Why Do So Many Business Class Seats Look Similar?

If you regularly fly business class with different airlines, you may notice that many seats are similar. This is not a coincidence; most seats are made by the same few manufacturers, with airlines perhaps altering the design slightly. This article looks at the main seat manufacturers and designs, and which airlines use them.

Business Class
Why do business class cabins all look so similar? Photo: American Airlines

Moving to a similar, flat-bed product

As a product and a seat, business class has changed a great deal over the past few decades. The first real business class offerings came about in the late 1970s, with Qantas being the first airline to really offer a differentiated economy and business cabin, including seating and service. It was not until 2000 that British Airways became the first airline to offer fully flat beds in its business cabin.

An early version of British Airways Club World on the 777. Photo: flissphil  via Wikimedia

Since then, most airlines have followed, and flat beds in long-haul business class are now very standard. Designs have changed significantly to offer the best features and comfort while making efficient use of space.

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Only a few manufacturers

These days most airlines purchase their seats (business class or otherwise) from one of a few main companies. These manufacturers offer specific seat products, but many airlines will specify alterations to these before installing them in their cabins.

As a result, you end up with seats that appear different or airline-branded at first glance, but on close inspection, they are often similar to those of other airlines.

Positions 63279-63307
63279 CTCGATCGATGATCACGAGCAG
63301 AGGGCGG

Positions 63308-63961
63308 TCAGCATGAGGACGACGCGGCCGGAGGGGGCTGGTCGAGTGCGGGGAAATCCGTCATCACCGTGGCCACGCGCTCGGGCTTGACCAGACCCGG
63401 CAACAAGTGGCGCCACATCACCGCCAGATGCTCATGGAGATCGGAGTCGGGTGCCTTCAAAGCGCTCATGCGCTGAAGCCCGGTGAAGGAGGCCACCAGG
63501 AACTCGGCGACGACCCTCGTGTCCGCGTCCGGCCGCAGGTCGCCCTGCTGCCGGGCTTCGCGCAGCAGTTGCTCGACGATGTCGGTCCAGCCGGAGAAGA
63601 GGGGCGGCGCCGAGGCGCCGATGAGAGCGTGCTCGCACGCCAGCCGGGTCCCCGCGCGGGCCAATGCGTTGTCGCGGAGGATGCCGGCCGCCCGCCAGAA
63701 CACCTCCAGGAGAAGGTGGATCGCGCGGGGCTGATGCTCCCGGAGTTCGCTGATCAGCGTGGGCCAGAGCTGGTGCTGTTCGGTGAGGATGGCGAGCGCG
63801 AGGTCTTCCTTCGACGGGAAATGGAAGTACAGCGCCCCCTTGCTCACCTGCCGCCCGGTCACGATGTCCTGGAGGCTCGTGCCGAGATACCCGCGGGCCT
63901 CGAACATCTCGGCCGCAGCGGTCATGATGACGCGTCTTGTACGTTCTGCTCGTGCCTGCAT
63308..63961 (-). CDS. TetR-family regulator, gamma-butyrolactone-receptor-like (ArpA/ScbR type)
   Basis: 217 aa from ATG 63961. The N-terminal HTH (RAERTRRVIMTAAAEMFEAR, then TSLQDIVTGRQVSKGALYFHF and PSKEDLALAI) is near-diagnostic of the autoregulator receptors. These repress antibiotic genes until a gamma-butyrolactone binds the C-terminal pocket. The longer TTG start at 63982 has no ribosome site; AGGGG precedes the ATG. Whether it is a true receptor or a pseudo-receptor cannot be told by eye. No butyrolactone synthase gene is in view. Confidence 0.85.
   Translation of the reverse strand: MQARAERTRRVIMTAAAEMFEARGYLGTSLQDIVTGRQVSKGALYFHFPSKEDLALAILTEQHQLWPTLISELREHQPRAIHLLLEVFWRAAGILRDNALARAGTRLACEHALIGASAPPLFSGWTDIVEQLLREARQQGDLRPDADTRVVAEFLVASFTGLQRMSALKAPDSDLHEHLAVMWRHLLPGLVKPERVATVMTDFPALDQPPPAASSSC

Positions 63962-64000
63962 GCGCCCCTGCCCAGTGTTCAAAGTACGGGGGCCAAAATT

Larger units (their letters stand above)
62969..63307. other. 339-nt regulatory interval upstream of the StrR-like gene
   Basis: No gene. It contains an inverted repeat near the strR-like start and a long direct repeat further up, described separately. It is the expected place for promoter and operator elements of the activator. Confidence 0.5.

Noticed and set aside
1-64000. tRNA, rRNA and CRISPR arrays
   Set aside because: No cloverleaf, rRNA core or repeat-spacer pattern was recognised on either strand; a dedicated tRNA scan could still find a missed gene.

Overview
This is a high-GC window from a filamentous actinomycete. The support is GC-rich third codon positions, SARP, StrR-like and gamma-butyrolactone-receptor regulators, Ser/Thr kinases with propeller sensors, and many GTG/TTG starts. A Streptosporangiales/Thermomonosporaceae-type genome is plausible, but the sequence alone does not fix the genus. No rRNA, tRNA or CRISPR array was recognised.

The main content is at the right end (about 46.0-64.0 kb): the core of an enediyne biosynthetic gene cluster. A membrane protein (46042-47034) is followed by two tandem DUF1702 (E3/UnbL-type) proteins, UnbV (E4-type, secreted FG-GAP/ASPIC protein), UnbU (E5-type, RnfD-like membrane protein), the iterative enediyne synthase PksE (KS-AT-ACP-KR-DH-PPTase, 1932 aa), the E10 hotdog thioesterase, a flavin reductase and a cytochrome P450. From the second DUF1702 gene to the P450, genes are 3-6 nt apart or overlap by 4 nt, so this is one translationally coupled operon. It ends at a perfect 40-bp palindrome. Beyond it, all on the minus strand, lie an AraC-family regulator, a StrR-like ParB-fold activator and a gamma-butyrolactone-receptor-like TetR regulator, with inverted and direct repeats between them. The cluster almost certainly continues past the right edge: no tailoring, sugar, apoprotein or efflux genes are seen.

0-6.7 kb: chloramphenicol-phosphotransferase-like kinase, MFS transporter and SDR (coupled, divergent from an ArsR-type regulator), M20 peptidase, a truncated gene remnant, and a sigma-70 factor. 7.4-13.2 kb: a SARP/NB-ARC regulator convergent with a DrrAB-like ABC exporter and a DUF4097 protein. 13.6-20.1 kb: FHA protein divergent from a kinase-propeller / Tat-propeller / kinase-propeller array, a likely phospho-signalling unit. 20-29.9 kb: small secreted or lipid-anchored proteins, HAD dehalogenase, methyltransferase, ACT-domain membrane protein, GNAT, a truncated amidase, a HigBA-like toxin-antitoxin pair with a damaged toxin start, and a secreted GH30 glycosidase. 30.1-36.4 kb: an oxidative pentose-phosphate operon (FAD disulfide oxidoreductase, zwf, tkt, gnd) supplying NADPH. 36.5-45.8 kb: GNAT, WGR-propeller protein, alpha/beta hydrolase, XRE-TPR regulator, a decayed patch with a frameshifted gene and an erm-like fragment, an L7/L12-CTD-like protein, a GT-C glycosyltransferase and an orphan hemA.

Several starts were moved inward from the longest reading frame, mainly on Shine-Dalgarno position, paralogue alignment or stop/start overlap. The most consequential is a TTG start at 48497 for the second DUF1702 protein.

The following is a brief summary of the main manufacturers and where you might see their seats.

Cirrus seat (Zodiac / Safran)

The Cirrus is one of the most popular business class seats around. It was introduced in 2009 by manufacturer Zodiac (since acquired by Safran Seats). The first version flew on US Airways, and there have been several modifications since then.

The seat features an angled 1-2-1 design, with some airlines using them all forward-facing and others opting for an alternating forward / backward design (known as reverse herringbone).

Virgin business
Upper Class on the Virgin A350. Photo: Virgin Atlantic

Airlines that currently use Cirrus seats include:

  • Cathay Pacific: Used across the Boeing 777-300 and Airbus A350 fleet.
  • American Airlines: Used on the Boeing 777-200 and 777-300, as well as for first class seating on the Airbus A321. American uses the reverse herringbone version as well as the standard.
  • Air France: Used on the Boeing 777-300 in a reverse herringbone formation.
  • Finnair has chosen Cirrus for its A350 business class
  • KLM uses Cirrus on the Boeing 787
  • Virgin Atlantic is using Cirrus for its new Upper Class A350 cabin (with modifications)
  • Cirrus is also in use (to a lesser extent) on Japan Airlines, Vietnam Airlines, and Delta.
Cathay business class
Cirrus seats in business class on Cathay Pacific: Cathay Pacific